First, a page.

Are you sing a strong password?
Encryption by definition is a process of encoding information to prevent unauthorized persons from accessing it. But protecting information is not a trivial task. To truly achieve total protection requires using a multi-faceted approach to encryption.
Information, which can include documents, data or email messages, really has a life all its own. The various stages of this life cycle are where the challenges come into focus. When information is first created and stored, typically on a local drive, network drive, external drive, cloud or repository, it has the potential to be openly accessible to unwanted persons. When information is sent to and shared with others, such as through email, there is a potential for hackers with bad intent to intercept it. And when this information arrives at its destination, it must reside and be retained again in some location, raising the same issue regarding easy accessibility. A breach at any point means the life of this information continues further, sent to unknown locations and used for unintended purposes. Information in the wrong hands can only lead to misery and cost real money, time and opportunity. It is assuring to know that software vendors and service providers continue to make better advances in encryption technologies and approaches; a current example is Google with its’ recent announcement around end-to-end Gmail encryption. While these advances provide us with greater and greater comfort, these advances are not sufficient alone if you consider the various life stages of information.
There is no question that encrypting information in transit will protect against intrusive efforts to access it. But once information reaches the recipient, you’ve lost all control over where that information goes from there. And technologies to encrypt hard drives, storage mediums and repositories provide additional protection against cyber-attacks on data at rest. But once information from those mediums is copied, moved or transmitted elsewhere, that level of protection is essentially negated and no longer relevant in protecting that information. The good news is there is one more approach we can employ to address these security exposures and complement our protection strategies.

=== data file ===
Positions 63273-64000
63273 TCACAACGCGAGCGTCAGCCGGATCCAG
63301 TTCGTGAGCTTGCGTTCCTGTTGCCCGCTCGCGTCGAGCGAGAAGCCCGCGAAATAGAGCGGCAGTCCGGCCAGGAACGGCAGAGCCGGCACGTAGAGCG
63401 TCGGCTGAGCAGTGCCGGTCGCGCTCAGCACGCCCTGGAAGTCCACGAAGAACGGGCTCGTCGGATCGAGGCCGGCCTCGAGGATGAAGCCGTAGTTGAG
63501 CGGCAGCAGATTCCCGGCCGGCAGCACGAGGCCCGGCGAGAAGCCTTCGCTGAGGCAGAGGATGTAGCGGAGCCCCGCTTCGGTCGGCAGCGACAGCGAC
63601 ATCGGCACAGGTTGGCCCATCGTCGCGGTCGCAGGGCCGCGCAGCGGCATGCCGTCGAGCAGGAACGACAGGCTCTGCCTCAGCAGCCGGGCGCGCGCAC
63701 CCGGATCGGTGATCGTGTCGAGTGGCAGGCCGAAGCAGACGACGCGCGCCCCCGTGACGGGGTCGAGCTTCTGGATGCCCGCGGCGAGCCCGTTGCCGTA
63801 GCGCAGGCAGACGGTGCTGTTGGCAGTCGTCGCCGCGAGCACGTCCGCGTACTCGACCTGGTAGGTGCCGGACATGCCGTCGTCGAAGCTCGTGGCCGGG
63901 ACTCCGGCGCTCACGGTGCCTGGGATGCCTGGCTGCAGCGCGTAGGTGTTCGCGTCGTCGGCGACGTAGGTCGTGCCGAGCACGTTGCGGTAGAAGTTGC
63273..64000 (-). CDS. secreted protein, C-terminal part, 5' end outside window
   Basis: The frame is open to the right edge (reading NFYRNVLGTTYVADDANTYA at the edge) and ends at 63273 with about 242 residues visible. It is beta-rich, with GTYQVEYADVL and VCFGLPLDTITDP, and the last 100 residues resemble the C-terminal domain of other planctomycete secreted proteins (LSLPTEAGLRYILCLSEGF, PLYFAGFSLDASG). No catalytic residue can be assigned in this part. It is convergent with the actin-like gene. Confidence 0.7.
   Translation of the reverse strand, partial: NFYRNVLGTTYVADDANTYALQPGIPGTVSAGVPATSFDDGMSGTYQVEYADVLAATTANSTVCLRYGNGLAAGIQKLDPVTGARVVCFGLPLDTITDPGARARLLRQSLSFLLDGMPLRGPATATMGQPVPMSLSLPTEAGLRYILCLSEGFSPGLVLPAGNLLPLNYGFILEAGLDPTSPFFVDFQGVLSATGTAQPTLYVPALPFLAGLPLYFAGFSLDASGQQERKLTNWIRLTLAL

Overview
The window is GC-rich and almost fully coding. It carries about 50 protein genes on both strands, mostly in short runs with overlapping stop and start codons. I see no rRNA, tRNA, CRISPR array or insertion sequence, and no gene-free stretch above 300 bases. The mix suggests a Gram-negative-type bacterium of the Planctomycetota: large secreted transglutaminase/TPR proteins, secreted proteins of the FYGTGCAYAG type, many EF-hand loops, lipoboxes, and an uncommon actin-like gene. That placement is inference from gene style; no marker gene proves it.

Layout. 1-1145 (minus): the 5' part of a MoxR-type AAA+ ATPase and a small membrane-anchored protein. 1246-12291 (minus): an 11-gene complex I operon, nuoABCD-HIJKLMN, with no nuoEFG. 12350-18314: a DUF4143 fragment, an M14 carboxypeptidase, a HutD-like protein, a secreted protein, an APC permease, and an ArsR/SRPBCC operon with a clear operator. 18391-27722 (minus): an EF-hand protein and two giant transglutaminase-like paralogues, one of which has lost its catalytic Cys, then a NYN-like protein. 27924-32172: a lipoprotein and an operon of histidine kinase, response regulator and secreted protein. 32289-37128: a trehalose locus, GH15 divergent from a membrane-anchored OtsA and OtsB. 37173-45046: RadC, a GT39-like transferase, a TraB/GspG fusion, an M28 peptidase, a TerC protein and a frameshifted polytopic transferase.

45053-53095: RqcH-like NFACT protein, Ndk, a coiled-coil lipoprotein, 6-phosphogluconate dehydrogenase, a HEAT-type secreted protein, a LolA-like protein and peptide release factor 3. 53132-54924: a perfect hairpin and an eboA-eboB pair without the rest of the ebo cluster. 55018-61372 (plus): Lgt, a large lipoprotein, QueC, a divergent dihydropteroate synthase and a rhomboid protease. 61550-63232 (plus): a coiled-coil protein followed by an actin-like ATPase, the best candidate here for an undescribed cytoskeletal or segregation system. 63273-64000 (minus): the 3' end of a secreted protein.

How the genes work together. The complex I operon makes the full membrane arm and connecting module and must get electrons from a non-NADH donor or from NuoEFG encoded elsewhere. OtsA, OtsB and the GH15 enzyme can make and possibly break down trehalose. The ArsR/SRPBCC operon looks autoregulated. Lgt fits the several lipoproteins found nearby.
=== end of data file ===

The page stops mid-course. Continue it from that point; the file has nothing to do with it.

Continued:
Password protecting information, including documents and even emails, is a dimension of encryption at rest that protects against information reaching unintended audiences. Microsoft, Adobe and many other products utilize reasonably good encryption standards to provide the capabilities to password protect their document types. Leveraging these document password protection capabilities provides a number of good benefits, with the three most critical benefits being:
- Only recipients that know the password can open the document and more importantly read its content
- This level of protection goes with the document no matter where it is stored or sent.
- Tampering with a protected document takes time and effort providing another deterrent to efforts to access its content
Even if your email is intercepted or sent to someone unexpected, or your server is hacked and your files are compromised, having the information individually encrypted means another degree of protection, further reducing your overall exposure.
So it is safe to conclude that password protecting your documents, especially before transmitting through email, is a perfect complement to encryption in transit and other encryption at rest approaches. Products like docNCYPT are providing a valuable service by allowing businesses and individuals to effortlessly and routinely leverage these advances in protection. The more we use a multi-faceted approach to protection, the safer the environment for our information.
Saj Patel is the Vice President of Development for Azstec LLC, the creators of docNCRYPT, the incredibly simple email and document security solution for everyone. If you have any comments or questions, email Saj at spatel [at] azstec.com and follow the Azstec Blog or on Twitter or LinkedIn